http://assets-s3.rollingstone.com/assets/images/album_review/e0b294951a20799c74a7f79a0214050771c41ea5.jpg Heart and Soul

Dusty Springfield

Heart and Soul

Rolling Stone: star rating
Community: star rating
5 3 0
November 19, 2002

Since the sixties, when Dusty Springfield was London's sturdiest girl hitmaker, her distressed mezzo-soprano has magnetized listeners. As shown by this anthology of Seventies and Eighties duets, soundtrack songs and live recordings, she could go uptown and still retain her white-hot rock-soul fire; for instance, when Burt Bacharach produced Springfield on "The Look of Love," the result was her greatest track. That's why this often showbiz-y collection works: Springfield turns "(But It's a) Nice Dream" into pure regret, sings the splendid hell out of "Private Number" with Spencer Davis and, onstage, grabs — authoritatively — the Drifters' "Up on the Roof." Her voice was like a Ferrari engine, great at 135 mph but sublime at 70 because of the sensed possibilities of wilder speeds.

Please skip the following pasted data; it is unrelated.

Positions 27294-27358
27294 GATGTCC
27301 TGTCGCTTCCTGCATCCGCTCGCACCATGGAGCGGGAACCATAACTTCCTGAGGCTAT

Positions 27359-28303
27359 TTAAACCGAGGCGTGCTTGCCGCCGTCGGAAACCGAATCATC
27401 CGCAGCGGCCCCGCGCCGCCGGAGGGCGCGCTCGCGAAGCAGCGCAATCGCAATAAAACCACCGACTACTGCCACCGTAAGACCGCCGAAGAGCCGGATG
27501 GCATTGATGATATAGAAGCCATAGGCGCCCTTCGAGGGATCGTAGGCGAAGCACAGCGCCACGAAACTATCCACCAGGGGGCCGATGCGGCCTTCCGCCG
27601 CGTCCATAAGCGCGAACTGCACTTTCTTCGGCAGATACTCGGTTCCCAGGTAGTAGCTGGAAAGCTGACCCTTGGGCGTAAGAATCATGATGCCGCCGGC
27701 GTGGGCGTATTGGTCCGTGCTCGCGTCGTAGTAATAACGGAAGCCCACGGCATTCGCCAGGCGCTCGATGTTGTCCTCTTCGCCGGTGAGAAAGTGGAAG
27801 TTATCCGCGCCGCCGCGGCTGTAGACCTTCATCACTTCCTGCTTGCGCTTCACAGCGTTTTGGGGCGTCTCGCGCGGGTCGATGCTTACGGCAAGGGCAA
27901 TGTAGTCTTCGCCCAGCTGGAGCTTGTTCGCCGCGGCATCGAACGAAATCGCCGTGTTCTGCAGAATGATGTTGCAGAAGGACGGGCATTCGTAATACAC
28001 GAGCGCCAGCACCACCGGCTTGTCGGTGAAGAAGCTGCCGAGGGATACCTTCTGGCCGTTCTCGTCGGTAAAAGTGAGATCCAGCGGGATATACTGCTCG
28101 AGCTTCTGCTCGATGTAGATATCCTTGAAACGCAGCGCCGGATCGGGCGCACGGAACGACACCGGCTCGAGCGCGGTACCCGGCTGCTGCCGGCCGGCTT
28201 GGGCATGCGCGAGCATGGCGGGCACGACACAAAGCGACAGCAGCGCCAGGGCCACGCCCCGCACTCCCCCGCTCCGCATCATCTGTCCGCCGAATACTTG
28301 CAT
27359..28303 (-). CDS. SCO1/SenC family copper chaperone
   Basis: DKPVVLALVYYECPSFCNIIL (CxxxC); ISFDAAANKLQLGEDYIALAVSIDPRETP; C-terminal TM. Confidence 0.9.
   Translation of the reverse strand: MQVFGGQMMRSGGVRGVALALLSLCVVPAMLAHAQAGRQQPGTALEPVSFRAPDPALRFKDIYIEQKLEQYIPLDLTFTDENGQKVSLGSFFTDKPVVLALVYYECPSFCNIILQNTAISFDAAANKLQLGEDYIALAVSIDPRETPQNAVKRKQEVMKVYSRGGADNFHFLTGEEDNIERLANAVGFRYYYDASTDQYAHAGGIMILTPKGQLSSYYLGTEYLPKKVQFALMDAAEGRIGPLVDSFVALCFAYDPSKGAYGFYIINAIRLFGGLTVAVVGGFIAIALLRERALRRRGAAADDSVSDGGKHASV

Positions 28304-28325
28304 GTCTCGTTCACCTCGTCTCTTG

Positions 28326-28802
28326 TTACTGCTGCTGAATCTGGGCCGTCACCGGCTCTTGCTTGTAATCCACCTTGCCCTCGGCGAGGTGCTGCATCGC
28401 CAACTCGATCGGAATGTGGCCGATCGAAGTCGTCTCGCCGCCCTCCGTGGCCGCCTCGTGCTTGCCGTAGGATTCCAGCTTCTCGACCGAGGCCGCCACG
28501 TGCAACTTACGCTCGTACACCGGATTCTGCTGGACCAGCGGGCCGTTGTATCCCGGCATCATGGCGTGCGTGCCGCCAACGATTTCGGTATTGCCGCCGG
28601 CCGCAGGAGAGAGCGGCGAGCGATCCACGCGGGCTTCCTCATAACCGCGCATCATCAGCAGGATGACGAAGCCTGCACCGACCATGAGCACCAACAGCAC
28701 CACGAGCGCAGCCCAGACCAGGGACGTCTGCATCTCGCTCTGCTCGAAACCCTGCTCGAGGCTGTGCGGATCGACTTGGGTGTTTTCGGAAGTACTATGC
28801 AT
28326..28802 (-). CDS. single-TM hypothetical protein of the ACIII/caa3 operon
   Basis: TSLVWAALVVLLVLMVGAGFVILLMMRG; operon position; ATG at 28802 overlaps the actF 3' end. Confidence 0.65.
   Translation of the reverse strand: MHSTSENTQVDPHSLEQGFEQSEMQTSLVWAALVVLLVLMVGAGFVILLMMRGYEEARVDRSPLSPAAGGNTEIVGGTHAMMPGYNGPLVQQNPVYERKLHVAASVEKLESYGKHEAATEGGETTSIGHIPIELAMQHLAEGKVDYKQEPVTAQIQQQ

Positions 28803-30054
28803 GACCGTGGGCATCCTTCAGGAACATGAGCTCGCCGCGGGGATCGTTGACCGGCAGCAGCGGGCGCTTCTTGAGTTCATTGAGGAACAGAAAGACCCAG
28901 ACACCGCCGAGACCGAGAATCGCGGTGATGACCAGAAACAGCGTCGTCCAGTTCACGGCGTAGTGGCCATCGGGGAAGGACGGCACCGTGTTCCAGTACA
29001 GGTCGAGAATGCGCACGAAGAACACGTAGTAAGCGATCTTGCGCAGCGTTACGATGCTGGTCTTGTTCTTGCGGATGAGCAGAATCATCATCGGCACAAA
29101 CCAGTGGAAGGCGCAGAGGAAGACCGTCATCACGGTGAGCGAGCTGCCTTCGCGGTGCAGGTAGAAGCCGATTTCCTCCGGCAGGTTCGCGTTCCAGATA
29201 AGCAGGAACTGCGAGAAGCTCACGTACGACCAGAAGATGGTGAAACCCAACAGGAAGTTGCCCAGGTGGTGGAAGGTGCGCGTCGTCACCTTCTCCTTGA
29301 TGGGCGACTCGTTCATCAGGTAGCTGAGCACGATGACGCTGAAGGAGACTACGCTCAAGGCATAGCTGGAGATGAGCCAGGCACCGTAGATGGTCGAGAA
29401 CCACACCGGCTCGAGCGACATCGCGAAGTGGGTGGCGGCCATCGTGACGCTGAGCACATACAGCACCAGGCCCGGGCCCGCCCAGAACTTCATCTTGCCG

Album Review Main Next


Community Guidelines »
loading comments

loading comments...


Sort by:
    Read More
    Daily Newsletter

    Get the latest RS news in your inbox.

    Sign up to receive the Rolling Stone newsletter and special offers from RS and its
    marketing partners.


    We may use your e-mail address to send you the newsletter and offers that may interest you, on behalf of Rolling Stone and its partners. For more information please read our Privacy Policy.

    Song Stories


    Lou Reed | 1972

    Opening Lou Reed's 1972 solo album, the hard-riffing "Vicious" actually traces its origin back to Reed's days with the Velvet Underground. Picking up bits and pieces of songs from the people and places around him, and filing his notes for later use, Reed said it was Andy Warhol who provided fuel for the song. "He said, 'Why don't you write a song called 'Vicious,'" Reed told Rolling Stone in 1989. "And I said, 'What kind of vicious?' 'Oh, you know, vicious like I hit you with a flower.' And I wrote it down literally."

    More Song Stories entries »